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Lenovo's $400 Windows 10 VR HMD has built-in mo-tracking

Lenovo's new $400 virtual reality HMD features dual cameras for room-scale VR and dual 1440x1440 OLED panels

By Derek Strickland from Jan 3, 2017 @ 1:56 CST

CES 2017 - Microsoft has conscripted major hardware-makers like ASUS, Lenovo, Acer and Dell to make budget-friendly Windows 10-powered virtual reality headsets, and now Lenovo is showing off the fruits of this union with its latest sub-$400 VR headset.


Engadget recently tried out Lenovo's new Windows 10 VR headset, revealing key details about the HMD and what we can expect when it ships later this year. Lenovo affirms that the VR headset will be "less than $400," and the HMD rocks two 1440 x 1440 OLED panels. It's also worth noting that the "demo" headset didn't actually turn on, and the publication didn't get a proper hands-on test.

Engadget reports the headset is actually quite light, clocking in at 350 grams versus the Vive's 550 grams, which will likely alleviate some of the VR fatigue that plagues long sessions.


What's most interesting about Lenovo's VR HMD it's front face is fringed by two cameras to add various functionality. The cameras apparently allow room-scale tracking, meaning the tracking is self-contained into the headset itself and may not require extra sensors akin to the HTC Vive's Lighthouse beacons. The room-scale motion tracking quality of these cameras remains to be seen, however.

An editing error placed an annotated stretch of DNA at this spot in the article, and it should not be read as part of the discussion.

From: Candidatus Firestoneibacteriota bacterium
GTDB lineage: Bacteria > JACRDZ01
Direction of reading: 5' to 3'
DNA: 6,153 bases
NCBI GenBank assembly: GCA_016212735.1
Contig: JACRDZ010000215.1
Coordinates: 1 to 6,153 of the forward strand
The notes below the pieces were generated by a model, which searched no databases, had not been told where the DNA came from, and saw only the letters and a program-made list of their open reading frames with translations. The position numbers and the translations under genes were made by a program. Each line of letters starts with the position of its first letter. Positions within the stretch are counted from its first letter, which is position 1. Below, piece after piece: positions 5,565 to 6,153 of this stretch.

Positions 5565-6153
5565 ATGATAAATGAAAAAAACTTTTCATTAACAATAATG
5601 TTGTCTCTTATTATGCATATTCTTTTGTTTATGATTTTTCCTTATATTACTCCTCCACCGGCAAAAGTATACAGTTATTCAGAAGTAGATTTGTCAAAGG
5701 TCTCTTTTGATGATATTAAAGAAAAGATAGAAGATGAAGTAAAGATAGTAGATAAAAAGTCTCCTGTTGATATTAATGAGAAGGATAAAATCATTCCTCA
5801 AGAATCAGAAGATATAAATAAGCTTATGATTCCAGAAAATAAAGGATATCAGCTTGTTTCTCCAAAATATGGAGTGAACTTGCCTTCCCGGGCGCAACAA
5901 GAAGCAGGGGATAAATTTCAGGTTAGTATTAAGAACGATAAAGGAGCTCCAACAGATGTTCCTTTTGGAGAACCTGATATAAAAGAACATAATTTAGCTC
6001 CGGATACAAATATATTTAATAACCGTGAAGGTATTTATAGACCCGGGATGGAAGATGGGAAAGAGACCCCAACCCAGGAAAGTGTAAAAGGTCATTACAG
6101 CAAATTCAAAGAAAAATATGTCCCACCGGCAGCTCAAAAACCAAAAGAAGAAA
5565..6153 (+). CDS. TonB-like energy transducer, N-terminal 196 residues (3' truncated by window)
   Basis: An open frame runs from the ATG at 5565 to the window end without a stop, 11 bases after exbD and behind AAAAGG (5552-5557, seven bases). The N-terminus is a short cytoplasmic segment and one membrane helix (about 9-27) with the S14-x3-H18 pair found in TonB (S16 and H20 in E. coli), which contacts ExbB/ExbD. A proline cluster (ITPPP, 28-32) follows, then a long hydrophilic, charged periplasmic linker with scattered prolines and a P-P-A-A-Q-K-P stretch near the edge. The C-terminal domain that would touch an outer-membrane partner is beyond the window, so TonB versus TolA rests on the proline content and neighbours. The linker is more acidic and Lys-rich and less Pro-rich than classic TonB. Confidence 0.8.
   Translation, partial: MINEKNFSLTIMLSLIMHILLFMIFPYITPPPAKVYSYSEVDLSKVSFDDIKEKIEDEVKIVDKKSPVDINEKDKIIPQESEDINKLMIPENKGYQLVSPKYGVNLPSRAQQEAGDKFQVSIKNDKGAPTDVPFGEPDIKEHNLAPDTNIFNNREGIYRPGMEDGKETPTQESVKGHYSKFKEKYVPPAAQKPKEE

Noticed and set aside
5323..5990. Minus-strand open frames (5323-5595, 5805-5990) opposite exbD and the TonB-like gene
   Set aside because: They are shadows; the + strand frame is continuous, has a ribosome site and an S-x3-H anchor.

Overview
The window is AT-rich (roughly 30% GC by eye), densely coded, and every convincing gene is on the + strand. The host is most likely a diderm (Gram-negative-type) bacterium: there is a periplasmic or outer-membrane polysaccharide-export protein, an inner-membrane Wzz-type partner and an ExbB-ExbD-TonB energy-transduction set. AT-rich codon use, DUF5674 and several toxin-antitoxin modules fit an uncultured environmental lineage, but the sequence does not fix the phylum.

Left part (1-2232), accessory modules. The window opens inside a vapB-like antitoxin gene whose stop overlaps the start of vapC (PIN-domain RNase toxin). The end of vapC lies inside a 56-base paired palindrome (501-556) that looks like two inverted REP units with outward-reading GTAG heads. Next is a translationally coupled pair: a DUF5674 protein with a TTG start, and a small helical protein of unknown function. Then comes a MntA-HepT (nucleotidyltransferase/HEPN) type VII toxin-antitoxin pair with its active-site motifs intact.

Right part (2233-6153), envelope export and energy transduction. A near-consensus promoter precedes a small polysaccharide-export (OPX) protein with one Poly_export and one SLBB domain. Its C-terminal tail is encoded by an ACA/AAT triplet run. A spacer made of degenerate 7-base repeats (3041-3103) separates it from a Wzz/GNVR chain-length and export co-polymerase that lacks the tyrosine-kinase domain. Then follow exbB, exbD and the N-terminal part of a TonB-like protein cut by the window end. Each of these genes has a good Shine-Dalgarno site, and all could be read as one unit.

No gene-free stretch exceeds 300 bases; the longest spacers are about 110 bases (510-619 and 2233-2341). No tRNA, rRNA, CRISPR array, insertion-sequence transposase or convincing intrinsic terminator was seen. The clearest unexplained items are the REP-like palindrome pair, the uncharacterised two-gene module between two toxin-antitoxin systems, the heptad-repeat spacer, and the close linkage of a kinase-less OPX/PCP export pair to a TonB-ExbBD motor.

The cameras could also be used to simulate AR, or at the very least let users see their environment in real-time to avoid any possible mishaps.


Like the Oculus Rift, however, it appears that Lenovo's headset is primarily based on a traditional Xbox One controller input rather than motion-tracked wands or Oculus Touch-style interfaces, but it's possible that it could use both. It's highly likely that Microsoft will make their own proprietary motion-tracked controllers that'll work will all Windows 10 VR HMDs, essentially binding all of the multi-faceted hardware together.

Lenovo has yet to release official specs--or even name their VR headset--but it looks like the company is making strides in their VR efforts. We expect to see other Windows 10-powered HMDs at CES 2017, so keep a look out for our coverage in the coming days.


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